Streamside setbacks on the Madison River are the hot topic of the summer and in an effort to help inform the discussion and add to the debate, The Madisonian is posting a poll question on our Website.
Rather than take a side and throw more fuel on the fire, I’d like to find out what people think. This first question is going to be simple: What kind of setback do you favor on the Madison River?
This question assumes that people generally favor some sort of setback. I assume this because hardly anyone who has spoken publically about the setback issue is against setbacks altogether. Some are in favor of the 75-foot setback proposed by the streamside setback steering committee, some are in favor of the 500-foot setback currently proposed by the Madison County Planning Board and some are in favor of a compromise.
In addition to the poll question, which will be located on the right hand side of The Madisonian’s homepage, I encourage people to leave comments in the comment section of the online version of this column. I preview comments before posting them and will weed out any comments that abuse the civil spirit of the discussion we should be having. Over the course of a couple weeks, we’ll pick out the best of the comments and run them in the newspaper.
My hope is that between the poll and the comments, people in the community can come to better and more informed understanding of what people are thinking and what they want to see happen with streamside setbacks. In addition to these features on the Website, we will continue to write articles following the discussion of setbacks by the planning board, the county commissioners and the public.
For some perspective on where things are at currently, here’s a short bit of chronology.
On June 8, the Madison County Planning Board and Commissioners held a public meeting in Ennis to discuss streamside setbacks along the Madison River.
The crux of the meeting was discussion of the streamside setback ordinance being considered by the planning board. The public had the opportunity to comment on the proposal and also ask questions of a panel of experts amassed by the planning board.
Public comment at the June 8 meeting, as well as at the June 28 planning board meeting, seemed to outline both sides of this contentious issue.
Those against 500-foot setbacks point out that the steering committee worked diligently to come up with a consensus on 75-foot setbacks and that science doesn’t support 500-foot setbacks.
For those against the 500-foot setbacks, the argument seems to boil down to the violation of private property rights that would result from such a zoning ordinance.
Another common complaint against the 500-foot setback is that it would be more to protect the visual aesthetics of the river and is not necessary for the protection of water quality and riparian habitat.
However, those who spoke in favor of the larger setbacks at the June 8 meeting talked about preserving the water quality and habitat in the Madison Valley for future generations. Their comments seemed to point out that while the water in the Madison River and its tributaries may be clean and healthy now, that could change without adequate protection against future development in the river corridor.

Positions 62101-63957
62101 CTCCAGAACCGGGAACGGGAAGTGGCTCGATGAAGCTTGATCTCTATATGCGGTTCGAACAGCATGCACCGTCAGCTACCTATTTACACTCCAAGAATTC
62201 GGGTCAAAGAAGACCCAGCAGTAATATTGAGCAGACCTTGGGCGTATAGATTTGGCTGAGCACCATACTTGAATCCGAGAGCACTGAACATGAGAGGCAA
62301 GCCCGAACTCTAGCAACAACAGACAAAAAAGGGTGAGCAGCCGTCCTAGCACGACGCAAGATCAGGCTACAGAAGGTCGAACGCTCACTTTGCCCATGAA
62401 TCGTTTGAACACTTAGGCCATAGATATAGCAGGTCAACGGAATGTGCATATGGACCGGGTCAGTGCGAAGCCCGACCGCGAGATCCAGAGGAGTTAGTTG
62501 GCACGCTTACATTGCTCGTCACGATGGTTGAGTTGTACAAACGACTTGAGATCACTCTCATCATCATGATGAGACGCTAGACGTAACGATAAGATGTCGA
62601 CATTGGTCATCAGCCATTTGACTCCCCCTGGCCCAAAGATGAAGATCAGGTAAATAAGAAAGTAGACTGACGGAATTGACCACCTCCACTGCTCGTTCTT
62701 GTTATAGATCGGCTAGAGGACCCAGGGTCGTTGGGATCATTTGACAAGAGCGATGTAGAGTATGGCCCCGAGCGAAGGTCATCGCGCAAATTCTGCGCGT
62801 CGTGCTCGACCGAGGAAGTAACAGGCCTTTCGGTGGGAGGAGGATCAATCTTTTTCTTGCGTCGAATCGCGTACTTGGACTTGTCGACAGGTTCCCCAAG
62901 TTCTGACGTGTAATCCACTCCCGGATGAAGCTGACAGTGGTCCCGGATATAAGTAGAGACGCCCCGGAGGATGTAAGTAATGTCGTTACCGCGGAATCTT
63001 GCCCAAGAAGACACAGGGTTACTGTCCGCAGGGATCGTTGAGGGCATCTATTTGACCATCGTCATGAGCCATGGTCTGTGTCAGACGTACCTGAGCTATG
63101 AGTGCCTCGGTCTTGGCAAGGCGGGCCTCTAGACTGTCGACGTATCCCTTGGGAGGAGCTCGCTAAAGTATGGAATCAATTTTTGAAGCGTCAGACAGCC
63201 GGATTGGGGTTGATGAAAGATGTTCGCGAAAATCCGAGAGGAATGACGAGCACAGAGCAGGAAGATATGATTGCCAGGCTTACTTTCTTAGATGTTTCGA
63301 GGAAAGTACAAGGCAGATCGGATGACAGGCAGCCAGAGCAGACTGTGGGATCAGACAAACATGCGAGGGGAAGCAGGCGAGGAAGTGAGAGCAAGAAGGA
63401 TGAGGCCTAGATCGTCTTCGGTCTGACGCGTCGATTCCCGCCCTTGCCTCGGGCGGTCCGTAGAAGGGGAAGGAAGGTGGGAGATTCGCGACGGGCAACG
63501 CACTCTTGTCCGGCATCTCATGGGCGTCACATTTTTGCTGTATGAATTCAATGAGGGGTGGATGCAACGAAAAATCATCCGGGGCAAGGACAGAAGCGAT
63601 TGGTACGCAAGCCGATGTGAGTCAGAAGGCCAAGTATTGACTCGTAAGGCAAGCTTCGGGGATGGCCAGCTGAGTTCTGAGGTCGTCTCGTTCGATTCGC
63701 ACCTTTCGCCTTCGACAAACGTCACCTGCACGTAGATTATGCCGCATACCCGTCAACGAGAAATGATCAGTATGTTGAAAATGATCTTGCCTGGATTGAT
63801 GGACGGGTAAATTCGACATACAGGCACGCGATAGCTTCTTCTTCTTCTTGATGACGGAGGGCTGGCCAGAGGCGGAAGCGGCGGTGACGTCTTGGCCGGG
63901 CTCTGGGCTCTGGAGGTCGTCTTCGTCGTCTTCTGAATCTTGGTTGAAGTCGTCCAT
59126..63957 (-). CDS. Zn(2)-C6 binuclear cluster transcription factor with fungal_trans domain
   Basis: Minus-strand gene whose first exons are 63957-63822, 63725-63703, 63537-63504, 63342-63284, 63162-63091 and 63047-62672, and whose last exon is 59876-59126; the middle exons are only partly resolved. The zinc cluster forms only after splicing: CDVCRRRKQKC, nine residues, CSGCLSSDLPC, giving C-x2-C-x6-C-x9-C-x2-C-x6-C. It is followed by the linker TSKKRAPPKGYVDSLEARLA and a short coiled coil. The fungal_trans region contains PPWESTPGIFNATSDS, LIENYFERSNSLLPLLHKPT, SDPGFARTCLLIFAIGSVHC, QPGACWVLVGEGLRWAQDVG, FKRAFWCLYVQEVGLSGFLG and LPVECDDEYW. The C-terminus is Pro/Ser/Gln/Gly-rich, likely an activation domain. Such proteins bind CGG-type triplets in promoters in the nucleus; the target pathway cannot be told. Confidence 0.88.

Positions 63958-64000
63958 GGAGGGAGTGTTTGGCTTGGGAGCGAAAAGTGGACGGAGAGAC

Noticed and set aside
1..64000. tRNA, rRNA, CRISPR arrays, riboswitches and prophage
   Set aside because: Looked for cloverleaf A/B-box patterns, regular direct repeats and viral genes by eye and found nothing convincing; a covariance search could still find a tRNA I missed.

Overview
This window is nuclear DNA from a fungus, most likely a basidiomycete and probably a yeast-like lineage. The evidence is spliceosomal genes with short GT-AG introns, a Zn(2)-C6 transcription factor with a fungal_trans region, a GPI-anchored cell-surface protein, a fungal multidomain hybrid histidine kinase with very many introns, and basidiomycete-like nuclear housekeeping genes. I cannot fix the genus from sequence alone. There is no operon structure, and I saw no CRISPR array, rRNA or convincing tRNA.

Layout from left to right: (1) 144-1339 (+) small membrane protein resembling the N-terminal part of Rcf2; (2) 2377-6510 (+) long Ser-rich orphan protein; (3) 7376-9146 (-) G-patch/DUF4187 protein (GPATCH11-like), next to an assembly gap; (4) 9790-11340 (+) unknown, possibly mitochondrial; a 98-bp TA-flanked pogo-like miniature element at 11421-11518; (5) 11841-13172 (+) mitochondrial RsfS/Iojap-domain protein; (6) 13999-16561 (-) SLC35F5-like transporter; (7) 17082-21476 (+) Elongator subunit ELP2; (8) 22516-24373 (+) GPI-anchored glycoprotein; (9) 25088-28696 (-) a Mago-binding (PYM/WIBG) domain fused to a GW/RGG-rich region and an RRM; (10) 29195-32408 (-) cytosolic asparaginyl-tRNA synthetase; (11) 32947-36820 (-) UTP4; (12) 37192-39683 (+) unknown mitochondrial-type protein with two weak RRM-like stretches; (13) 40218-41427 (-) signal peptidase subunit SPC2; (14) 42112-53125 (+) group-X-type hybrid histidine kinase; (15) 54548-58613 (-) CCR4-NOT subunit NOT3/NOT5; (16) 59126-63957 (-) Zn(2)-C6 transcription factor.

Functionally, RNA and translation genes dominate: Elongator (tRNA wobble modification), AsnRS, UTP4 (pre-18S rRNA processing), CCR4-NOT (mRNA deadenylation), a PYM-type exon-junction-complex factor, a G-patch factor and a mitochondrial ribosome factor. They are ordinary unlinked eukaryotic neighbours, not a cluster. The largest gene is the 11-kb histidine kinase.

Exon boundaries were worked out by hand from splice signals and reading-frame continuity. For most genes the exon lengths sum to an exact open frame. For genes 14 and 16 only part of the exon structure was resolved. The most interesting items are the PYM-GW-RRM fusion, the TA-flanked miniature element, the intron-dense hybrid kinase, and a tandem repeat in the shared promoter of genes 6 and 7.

Proponents of larger setbacks also point out that, in addition to river and riparian health, the Madison River continues to be a major economic draw for Madison County and southwest Montana. Protecting the river corridor from development protects property values, while ensuring economic and community health for all of those who live in the Madison Valley.
To say this issue is contentious would be an understatement. The lines are drawn, the opposing sides are entrenched and lawyers have been hired. (One even attended the June 8 meeting and brought along a court reporter to take minutes.)
The history of streamside setbacks in Madison County goes all the way back to the late 1970s and 80s.
Setbacks were formalized in the Madison County subdivision regulations in 1993, according to the history sheet provided by the Madison County planning department. The subdivision regulations say land along the Madison River that goes through the subdivision process must have 500-foot building setbacks.
In 2008, the planning board and county commissioners organized a citizen steering committee to look at setbacks along the Madison and Jefferson Rivers. The main concern was land being developed outside of the subdivision process. This committee held more than 20 meetings in about as many months.
In October, after much back and forth, the committee recommended to the planning board that the setbacks along the Madison and Jefferson Rivers be 75 feet.
In May, the planning board voted 10-1 to change the setback distance in the steering committee’s recommendation to 500 feet along the Madison River.
The planning board is still considering the proposal and recently voted to remove the Jefferson River from the current ordinance. It felt that setbacks on the Jefferson River should be taken up with a separate process.
Eventually, the planning board will hold a public hearing concerning its proposal and make a final recommendation to the county commissioners. The final decision will be up to the county commissioners.
And, as always, letters to the editor are welcomed and appreciated.
To find the poll, go to our Website www.madisoniannews.com.